What’s Your Capacity?

At a business event last week, Norm Brodsky, a long-time columnist for Inc., mentioned the word “capacity.”

It got me thinking about my capacity. Here’s what capacity means and what you can do about it.

Capacity is best defined as the maximum output from something.

Capacity can be the space you’re in, the load that your truck can carry, or the work you can do in the time you have to do it.

Your business is only as great as the capacity you have. If you want to do more business, you have to increase capacity. You may need a larger or a second location. You may need a bigger truck or a second vehicle. You can’t add time, but you can add people to handle more work.

If you know your capacity is limited, you have two choices when it comes to new business: increase your capacity (explained later) or turn that business away. Turning business away is always 'iffy.' You never know if the opportunity will present itself again when you can handle it. You can increase your capacity for business by limiting your free (pro bono) work. Many business people, like myself, agree to do various things for no pay. It is often justified from a business perspective as having a promotional benefit. While you may want to “give back” by providing freebies, you need to do a cost-benefit analysis if you want to increase your capacity.

Increasing capacity

Capacity can be increased by efficiency. Here are some ways to help you get started:

  • Scheduling. As Shakespeare said (in Julius Caesar), “timing is everything.” If you are a manufacturer, you know that production scheduling is vital to optimize production. The same is true for service businesses where billing is based on the hours worked; the more hours scheduled, the greater the billing.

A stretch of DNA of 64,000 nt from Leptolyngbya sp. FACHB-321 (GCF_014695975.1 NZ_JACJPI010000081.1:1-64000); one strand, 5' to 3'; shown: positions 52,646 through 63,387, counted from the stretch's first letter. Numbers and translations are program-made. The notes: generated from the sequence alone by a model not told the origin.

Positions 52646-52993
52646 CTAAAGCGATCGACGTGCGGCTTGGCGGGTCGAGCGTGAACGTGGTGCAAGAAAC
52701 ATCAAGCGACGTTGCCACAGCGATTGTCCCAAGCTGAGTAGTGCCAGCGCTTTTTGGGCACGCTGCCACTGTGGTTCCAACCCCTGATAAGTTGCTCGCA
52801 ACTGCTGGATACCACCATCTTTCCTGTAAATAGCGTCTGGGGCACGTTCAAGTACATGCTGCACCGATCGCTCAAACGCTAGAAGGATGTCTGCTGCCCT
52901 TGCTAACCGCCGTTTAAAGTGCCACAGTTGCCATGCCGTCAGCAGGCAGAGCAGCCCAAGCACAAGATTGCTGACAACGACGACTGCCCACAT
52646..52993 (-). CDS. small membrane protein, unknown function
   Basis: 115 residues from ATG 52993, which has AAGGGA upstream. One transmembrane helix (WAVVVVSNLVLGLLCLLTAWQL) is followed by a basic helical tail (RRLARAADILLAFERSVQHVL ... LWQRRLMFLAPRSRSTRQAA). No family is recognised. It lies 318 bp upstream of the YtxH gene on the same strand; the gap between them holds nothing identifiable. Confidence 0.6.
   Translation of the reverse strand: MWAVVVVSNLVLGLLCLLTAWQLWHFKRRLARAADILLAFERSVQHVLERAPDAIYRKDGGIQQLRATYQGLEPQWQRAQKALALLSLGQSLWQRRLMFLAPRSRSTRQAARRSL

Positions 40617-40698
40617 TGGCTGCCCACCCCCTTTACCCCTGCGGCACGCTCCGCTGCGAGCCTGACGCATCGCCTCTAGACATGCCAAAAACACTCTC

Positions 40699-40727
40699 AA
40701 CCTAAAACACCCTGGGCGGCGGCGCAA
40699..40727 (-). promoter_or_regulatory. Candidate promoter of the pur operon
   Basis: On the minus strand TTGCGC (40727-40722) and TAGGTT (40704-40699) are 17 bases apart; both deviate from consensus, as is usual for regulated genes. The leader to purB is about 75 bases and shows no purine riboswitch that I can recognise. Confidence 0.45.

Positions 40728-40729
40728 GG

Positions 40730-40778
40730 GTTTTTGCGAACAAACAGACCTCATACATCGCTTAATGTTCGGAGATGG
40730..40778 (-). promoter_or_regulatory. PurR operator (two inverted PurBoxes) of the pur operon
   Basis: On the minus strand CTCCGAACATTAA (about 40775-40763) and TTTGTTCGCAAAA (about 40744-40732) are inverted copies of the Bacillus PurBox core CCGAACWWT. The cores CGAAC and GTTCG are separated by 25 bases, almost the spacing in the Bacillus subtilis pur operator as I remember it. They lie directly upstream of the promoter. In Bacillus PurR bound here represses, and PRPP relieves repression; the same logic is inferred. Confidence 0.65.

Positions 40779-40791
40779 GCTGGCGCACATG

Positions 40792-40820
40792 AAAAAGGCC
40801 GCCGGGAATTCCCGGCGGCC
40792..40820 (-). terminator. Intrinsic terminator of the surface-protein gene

• Share the load. You can’t do it all yourself; rely on others to help you do more. For example, if you currently work alone, engage an assistant to help you with administrative chores, social media, and other tasks. This will free you to concentrate on the core activities of your business.
  • Software. Automate some business practices, such as customer relations, with software or cloud solutions. By definition, automation is a time saver, giving you more time (capacity) to handle other things.
  • Systematize. Forgo the ad hoc way of doing business in favor of setting up systems for everything.

Final thought

Think about it: What’s your capacity and what do you want to do about it? Your answers will help direct your business activities going forward.


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